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Lyndon Johnson - 36th President of the United States


Lyndon Baines Johnsion takes Presidential Oath of Office. Jay Gildner, Judge Sarah Hughes, Jack Valenti, Congressman Albert Thomas, Lady Bird Johnson, Lyndon Baines Johnson, Jacqueline Kennedy, Congressman Jack Brooks, others. Aboard Air Force One., 11/22/1963  (National Archives)
Lyndon Baines Johnsion takes Presidential Oath of Office. Jay Gildner, Judge Sarah Hughes, Jack Valenti, Congressman Albert Thomas, Lady Bird Johnson, Lyndon Baines Johnson, Jacqueline Kennedy, Congressman Jack Brooks, others. Aboard Air Force One., 11/22/1963 (National Archives)


Lyndon Baines Johnson, often referred to as LBJ, was the 36th (1963-1969) President of the United States. He took office after the assassination of President John F. Kennedy (JFK). His was a tragic presidency because he brought to the office enormous political skills and high ideals but was brought down by a few glaring flaws.

Johnson had huge ambition and mostly high ideals, combined with a more thorough knowledge of how to get legislation through the U.S. Congress than any president has ever had. He had no hobbies, and other than his own immediate family, no real interests outside politics.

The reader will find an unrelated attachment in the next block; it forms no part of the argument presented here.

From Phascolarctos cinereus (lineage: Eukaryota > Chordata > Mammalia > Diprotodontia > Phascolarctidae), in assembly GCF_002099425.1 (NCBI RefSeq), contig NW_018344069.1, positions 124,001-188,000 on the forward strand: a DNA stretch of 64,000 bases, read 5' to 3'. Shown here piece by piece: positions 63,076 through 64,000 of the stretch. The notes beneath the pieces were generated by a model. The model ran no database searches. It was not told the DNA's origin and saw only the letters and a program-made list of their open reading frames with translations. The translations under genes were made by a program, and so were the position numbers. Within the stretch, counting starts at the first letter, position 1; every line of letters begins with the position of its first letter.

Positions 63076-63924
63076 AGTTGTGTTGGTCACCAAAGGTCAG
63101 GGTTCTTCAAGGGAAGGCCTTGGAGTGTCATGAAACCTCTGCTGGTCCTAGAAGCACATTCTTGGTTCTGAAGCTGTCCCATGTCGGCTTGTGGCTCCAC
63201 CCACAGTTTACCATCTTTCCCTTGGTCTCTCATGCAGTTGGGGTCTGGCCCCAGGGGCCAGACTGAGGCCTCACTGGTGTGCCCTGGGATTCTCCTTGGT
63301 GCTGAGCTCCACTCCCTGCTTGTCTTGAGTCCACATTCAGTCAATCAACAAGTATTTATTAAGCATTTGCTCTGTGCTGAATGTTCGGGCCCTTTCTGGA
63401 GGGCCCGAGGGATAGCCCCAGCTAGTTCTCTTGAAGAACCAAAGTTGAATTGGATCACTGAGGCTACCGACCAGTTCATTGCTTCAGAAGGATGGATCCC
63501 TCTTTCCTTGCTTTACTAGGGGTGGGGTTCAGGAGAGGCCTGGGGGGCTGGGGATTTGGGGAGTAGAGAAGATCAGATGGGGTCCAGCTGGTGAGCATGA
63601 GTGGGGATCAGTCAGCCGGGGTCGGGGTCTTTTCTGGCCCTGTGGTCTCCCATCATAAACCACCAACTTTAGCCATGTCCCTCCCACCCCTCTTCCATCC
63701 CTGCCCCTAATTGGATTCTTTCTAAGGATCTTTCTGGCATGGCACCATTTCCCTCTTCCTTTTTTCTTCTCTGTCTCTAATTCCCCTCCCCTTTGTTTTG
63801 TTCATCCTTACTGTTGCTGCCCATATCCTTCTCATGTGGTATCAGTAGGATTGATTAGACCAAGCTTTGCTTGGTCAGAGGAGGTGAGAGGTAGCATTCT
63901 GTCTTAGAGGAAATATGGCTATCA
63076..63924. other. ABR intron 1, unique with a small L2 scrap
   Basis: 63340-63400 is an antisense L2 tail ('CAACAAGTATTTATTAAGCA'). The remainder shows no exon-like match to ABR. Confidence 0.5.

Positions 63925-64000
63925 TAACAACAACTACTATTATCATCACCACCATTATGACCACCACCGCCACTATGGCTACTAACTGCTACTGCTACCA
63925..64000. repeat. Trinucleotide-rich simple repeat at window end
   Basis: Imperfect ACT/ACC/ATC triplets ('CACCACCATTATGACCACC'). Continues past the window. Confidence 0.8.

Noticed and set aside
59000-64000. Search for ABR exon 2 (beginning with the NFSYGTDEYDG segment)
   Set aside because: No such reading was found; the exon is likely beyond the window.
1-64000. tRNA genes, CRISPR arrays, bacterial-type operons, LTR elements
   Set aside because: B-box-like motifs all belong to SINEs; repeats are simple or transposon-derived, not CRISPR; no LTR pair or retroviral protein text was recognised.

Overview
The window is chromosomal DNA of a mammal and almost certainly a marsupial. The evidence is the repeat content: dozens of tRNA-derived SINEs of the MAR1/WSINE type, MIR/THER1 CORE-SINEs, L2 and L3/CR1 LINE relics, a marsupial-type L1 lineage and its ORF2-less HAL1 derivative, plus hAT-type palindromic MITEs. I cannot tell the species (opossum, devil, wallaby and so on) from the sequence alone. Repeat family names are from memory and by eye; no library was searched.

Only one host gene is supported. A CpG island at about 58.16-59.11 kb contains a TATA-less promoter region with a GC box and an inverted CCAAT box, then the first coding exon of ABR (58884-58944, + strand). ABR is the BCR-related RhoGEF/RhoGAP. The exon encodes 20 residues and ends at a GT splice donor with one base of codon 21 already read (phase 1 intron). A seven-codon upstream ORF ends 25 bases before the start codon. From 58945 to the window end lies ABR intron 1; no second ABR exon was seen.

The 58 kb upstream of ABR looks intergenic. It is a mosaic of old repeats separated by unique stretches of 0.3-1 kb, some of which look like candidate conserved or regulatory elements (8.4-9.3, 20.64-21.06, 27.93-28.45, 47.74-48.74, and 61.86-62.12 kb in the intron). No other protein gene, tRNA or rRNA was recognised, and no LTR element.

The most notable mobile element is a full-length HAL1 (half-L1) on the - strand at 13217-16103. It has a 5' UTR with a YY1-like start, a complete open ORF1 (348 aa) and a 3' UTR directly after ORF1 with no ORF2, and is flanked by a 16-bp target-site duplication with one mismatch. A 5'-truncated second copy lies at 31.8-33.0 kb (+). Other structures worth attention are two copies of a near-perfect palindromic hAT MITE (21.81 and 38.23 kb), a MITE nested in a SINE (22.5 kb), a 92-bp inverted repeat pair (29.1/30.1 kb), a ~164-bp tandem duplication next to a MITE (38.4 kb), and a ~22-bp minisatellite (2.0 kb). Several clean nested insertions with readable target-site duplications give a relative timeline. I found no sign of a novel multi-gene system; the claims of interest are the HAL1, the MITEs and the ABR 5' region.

The early years of his presidency were noteworthy for social reforms such as the Voting Rights Act and the Civil Rights Act.

He had a visceral distaste for the American war effort in Vietnam, which he had inherited from John Kennedy. But Johnson believed that America could not afford to look weak in the eyes of the world, and so he escalated the war effort continuously from 1965-1968, which resulted in thousands of American deaths and perhaps ten times the number of deaths in Vietnam. Still, America could not control what was happening in Vietnam. In later years, Johnson's presidency was dominated by the Vietnam War. As more and more American soldiers died in Vietnam, Johnson's popularity declined, particularly in the face of student protests ("Hey, hey, LBJ, how many kids have you killed today?").